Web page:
My immediate reaction to the suggestion I should drive over to meet my wife and daughter in Cambridge after work on a Friday afternoon was, I'll admit, less than enthuiastic. The thought of sitting in a hot car in that city's notorious traffic during Friday rush hour did not fill me with pleasure. But when it was suggested we meet in the Orchard Tea Garden in Grantchester I changed my mind. I could clear off early and drive round the outside of Cambridge. In the event, it took about half an hour. I was early for my family who were walking the "Grantchester Grind" from the middle of town. So I sat under a tree in a deck chair, sipping Earl Grey tea, watching the world go by. I happened to have my video camera with me so I took a few short clips, trying to capture the delights of the place on a sunny afternoon in early June.
When we got home I had a quick look at the footage and decided to chuck the clips into Movie Maker and upload the movie to share with friends. Inevitably a collage like this lacks continuity so I decided to search for a piece of copyright- free music with the right atmosphere. I turned to SoundCloud where I searched for "instrumental, ambient, peaceful" which led me to the piece below:
It was exactly what I needed. It's a pretty, noodly, inconsequential piece with a summery open-air feel. Unfortunately it seems other people liked it too and Tom Coseart's account has reached it's download limit. So I carried on searching but nothing quite captured the mood so well. I went to bed slightly disgruntled but humming the earworm hook.
I decided to see if I could find out a bit more about it. It turns out that it's a piece by a South Korean pianist called Yiruma whose music, it seems, is famous and popular (especially at weddings). Now I'm aware that admitting I've never heard of him could make me sound a little like the judge in the urban myth asking "...and who are The Beatles" ("I believe they are a popular beat combo, m'lud."). But I've never heard of him and, possibly, neither have you (remember that). Unfortunately the SoundCloud version seemed to be the only uncopyrighted version. Now I could have ripped the music from the official version on Vimeo using Zamzar or one of the other online tools that make this process really easy. But I dutifully paid my 89p and downloaded it.
In fact, I actually prefer the simpler SoundCloud version (heresy!) since Yiruma's performance seems to me to be weighted with rather more Consequence than the composition will bear...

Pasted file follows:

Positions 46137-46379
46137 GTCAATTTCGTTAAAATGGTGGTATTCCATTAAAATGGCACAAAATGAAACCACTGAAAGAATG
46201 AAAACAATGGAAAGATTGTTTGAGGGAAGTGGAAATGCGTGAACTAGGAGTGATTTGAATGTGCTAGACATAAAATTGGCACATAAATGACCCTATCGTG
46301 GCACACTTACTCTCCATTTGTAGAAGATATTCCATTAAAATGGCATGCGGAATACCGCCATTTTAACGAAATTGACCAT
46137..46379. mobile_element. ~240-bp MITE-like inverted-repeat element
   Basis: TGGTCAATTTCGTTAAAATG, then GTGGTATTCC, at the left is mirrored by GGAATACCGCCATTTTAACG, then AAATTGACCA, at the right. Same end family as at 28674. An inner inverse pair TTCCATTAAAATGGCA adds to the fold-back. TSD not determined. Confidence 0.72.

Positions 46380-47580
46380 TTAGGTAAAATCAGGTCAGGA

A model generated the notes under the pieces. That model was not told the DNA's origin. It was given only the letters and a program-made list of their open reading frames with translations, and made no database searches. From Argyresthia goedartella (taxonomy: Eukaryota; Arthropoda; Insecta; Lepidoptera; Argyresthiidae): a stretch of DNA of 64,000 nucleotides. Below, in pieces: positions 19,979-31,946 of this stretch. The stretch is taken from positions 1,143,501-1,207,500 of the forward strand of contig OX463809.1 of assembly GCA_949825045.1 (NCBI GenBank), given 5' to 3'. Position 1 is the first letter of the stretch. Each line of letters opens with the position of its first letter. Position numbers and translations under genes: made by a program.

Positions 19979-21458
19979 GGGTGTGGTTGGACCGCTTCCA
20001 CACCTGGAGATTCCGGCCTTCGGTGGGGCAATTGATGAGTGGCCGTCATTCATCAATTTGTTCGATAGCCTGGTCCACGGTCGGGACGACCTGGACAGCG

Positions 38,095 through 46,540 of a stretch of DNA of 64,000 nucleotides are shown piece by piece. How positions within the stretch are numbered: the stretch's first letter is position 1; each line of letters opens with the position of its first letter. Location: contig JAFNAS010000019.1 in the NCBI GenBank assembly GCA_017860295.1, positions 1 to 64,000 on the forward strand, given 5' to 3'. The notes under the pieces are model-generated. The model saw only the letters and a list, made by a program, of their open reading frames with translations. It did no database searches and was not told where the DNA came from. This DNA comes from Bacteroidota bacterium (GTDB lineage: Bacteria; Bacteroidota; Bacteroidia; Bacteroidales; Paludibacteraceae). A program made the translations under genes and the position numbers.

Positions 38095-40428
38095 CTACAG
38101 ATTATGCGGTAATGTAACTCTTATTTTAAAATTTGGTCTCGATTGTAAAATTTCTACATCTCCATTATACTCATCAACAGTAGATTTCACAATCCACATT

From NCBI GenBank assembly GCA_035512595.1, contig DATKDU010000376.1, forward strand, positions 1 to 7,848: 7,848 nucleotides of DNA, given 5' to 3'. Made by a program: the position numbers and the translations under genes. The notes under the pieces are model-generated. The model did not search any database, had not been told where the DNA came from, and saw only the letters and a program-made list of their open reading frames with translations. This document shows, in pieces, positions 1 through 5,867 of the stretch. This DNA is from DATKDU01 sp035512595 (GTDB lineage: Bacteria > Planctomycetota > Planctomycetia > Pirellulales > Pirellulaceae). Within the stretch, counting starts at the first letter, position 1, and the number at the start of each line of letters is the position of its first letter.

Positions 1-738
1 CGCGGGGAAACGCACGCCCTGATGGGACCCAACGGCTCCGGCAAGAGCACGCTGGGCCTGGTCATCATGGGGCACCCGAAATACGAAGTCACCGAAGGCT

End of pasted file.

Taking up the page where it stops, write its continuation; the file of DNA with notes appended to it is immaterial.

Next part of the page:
Now should I go ahead and upload a video to YouTube knowing the music is copyright? It's illegal and very naughty.
Or is it? Yes it is, strictly speaking, illegal ; even if lots of people do it - there are plenty of music tracks on Youtube with one image of the artist as the sole visual component. My intention is not to distribute someone else's music for free, just to spread a little pleasure with my video of which the music is one component. The video is a collaboration - though admittedly one-sided. I seems to me the music in this context is an objet-trouve. I'm selecting the piece to create a mood with the video.
Morally I think it's wrong to take something without giving credit, but I haven't. It would be wrong too if I were to profit from it financially, but I won't. Were the Orchard Tea Rooms to use it as an advert (though judging by the queues yesterday they don't really need to) and they offered to slip me a few quid for use of my video, I'd feel duty bound to seek official permission. It's highly unlikely anyone would try to rip the soundtrack from my video to get the music when it's easy and aurally cleaner to use the official video which features the complete piece. So much for the defence. Now for the attack. I'm making a considerable contribution to advertising Yiruma's work (had you heard of him?). I'm using music I've paid for and I know I wouldn't have bought otherwise.
I reckon I've done my moral duty by the artist here, but a record company has spent money on studio time, production and promotion and deserve some financial recognition of this. But how much does my little video affect that income and should they prosecute someone doing part of their job for free?
Meanwhile I'll be directing my students to sites like Soundcloud, CCmixter, Jamendo and Incompetech to download music for their productions and discussing the reasons why they should do this. Using copyright music is just too complicated an issue to legislate for in school.
Enjoy the video - I'm not sure I can now...